One of Bermuda’s arguments in response is that, like any other jurisdiction, Bermuda has a “sovereign right” to set its own taxes, including the right to set corporate tax at 0%. The mere fact that Bermuda is a British Overseas Territory does not undermine this “sovereign right”, given the constitutional arrangements that have been put in place between Bermuda and the United Kingdom, enabling a certain level of self-government in Bermuda, without full independence (and without direct representation in the United Kingdom’s Parliament).
That is not to say that other taxes and Government fees are not payable in Bermuda: on the contrary, there are a whole range of taxes and Government fees payable by individuals and businesses alike. Indeed, the individual tax burden, once you take into account payroll tax, land tax, stamp duty, and taxes on imported goods is comparable, in many cases, to the individual tax burden in many other countries.
The irony of the situation is that Bermuda does, as a matter of basic and longstanding historical fact, compete to attract international business and international investment on the basis that, amongst other things, the Bermuda Government does not levy corporate tax locally on international businesses or asset-holding structures (even though those same businesses or structures may well be liable to pay tax in the various other jurisdictions where they operate).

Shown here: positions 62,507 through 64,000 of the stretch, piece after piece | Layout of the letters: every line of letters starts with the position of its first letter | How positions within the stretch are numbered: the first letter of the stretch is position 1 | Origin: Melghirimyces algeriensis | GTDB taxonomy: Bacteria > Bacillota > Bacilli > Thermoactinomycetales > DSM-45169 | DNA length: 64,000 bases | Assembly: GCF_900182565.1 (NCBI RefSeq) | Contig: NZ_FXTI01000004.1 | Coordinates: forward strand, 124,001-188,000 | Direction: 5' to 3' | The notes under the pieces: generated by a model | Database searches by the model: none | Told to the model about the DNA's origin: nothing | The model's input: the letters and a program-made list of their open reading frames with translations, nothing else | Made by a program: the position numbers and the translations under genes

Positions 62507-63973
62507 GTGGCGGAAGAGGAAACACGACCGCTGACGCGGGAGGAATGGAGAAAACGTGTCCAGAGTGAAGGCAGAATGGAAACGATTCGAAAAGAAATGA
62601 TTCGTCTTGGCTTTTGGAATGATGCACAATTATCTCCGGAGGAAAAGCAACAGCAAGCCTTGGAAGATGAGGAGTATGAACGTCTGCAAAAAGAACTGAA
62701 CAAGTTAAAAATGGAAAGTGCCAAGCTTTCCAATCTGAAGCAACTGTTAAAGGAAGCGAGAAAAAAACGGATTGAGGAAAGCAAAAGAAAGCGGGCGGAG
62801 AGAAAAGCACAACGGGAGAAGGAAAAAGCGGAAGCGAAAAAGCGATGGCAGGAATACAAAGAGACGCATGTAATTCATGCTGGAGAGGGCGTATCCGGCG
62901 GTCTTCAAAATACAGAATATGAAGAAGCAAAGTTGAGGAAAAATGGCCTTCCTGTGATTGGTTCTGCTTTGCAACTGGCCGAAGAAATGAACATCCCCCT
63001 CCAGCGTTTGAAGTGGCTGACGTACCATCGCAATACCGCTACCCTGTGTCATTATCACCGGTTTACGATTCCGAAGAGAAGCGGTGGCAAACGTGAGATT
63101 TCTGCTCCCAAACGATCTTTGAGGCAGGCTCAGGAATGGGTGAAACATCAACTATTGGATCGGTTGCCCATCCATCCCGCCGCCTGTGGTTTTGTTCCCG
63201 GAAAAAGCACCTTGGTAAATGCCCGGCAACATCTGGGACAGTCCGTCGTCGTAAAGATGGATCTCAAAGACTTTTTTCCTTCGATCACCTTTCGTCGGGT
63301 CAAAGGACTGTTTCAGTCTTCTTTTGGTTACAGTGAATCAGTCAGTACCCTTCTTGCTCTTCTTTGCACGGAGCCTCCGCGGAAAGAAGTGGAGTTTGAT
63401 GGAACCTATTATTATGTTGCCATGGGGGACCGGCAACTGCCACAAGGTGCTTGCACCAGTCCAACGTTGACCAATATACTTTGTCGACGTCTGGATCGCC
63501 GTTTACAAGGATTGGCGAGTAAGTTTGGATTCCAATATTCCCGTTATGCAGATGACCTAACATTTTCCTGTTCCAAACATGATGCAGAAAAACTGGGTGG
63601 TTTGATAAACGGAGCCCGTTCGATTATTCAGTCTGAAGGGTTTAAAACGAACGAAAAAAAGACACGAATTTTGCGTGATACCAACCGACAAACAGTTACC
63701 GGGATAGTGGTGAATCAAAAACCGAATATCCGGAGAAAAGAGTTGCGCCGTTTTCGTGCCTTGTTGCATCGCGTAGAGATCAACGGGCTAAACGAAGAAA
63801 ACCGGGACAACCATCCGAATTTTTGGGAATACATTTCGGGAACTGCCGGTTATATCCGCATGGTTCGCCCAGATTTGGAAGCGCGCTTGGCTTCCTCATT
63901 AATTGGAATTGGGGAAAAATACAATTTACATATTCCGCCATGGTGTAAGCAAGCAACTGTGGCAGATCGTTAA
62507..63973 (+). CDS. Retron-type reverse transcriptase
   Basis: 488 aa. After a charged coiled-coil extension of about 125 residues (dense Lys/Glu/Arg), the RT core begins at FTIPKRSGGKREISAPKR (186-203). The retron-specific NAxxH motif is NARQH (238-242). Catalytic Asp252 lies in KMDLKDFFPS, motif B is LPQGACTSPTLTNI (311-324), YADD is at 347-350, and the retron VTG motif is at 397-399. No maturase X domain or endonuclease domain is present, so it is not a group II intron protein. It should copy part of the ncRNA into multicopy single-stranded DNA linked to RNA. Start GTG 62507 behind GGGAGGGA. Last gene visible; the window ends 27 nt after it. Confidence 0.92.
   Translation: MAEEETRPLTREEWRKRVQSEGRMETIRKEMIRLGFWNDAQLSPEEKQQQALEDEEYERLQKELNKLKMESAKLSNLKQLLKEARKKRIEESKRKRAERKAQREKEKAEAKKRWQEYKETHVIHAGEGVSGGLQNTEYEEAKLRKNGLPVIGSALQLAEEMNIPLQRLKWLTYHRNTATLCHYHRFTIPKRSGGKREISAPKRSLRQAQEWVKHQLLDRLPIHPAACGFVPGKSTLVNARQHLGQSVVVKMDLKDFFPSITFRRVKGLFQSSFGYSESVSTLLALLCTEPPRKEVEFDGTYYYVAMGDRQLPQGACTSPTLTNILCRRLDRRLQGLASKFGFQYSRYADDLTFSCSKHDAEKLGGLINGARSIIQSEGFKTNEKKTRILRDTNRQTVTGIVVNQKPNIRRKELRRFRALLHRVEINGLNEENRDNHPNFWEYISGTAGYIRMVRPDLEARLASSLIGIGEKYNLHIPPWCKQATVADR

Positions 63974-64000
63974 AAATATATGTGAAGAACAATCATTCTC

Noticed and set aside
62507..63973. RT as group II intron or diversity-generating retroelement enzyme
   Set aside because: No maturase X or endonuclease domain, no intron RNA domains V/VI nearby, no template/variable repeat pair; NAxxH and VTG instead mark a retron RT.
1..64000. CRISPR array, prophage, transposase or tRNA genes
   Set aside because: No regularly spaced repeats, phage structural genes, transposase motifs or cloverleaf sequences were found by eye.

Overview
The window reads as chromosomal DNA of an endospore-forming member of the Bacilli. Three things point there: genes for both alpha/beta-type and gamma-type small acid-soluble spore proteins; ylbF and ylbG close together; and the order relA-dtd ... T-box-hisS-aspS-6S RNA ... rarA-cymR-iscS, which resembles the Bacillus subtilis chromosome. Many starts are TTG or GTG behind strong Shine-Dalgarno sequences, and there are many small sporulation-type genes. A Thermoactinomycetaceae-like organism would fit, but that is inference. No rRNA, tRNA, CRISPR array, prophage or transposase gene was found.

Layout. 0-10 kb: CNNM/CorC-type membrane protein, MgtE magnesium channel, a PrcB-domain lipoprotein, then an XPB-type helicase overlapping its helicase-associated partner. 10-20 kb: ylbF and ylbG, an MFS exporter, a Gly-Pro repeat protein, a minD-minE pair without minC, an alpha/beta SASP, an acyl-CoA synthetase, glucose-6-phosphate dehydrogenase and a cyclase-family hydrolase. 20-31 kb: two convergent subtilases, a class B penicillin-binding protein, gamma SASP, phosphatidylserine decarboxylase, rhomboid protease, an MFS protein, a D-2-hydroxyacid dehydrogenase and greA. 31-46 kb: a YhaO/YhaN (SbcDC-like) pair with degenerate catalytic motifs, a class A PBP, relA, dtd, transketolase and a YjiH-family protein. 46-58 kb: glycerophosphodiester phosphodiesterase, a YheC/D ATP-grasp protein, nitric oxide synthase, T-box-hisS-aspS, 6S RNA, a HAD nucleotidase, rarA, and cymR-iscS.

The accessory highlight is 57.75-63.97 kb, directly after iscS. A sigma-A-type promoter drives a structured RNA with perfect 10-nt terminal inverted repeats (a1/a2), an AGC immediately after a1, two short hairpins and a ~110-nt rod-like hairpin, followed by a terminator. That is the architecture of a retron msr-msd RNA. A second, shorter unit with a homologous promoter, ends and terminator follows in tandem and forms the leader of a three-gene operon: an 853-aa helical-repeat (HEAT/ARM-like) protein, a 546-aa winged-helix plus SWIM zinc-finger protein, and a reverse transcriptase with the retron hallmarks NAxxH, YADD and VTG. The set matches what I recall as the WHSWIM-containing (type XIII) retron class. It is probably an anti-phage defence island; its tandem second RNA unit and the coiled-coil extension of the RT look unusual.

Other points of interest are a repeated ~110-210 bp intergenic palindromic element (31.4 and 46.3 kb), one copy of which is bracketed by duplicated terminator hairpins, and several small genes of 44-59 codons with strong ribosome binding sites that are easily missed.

Bermuda should be proud, therefore, of the fact that it sets a 0% corporate tax rate: this is one of its Unique Selling Points, even if attracts the label of a “tax haven” from certain critics.
What particularly annoys Bermuda about Oxfam’s comments is that they appear to overlook the enormous steps that Bermuda has taken (and continues to take) to implement and enforce high standards of regulation and international co-operation, in areas such as AML, ATF, KYC due diligence, proceeds of crime, bribery, corruption, fraud, tax information exchange, enforcement of foreign judgments and arbitration awards, assistance with foreign regulatory investigations and foreign judicial proceedings, and also with respect to the reporting of beneficial ownership and control and maintenance of corporate records.
In all these areas, Bermuda has a legitimate claim to be one of the better jurisdictions, rather than one of the worst jurisdictions, as Oxfam suggests. If Bermuda was deprived of its right to set its own corporation tax (as Oxfam seems to suggest), then there is a very high chance that Bermuda would eventually become one of the unfortunate jurisdictions to whom Oxfam and its donors may need to offer some charitable support and assistance.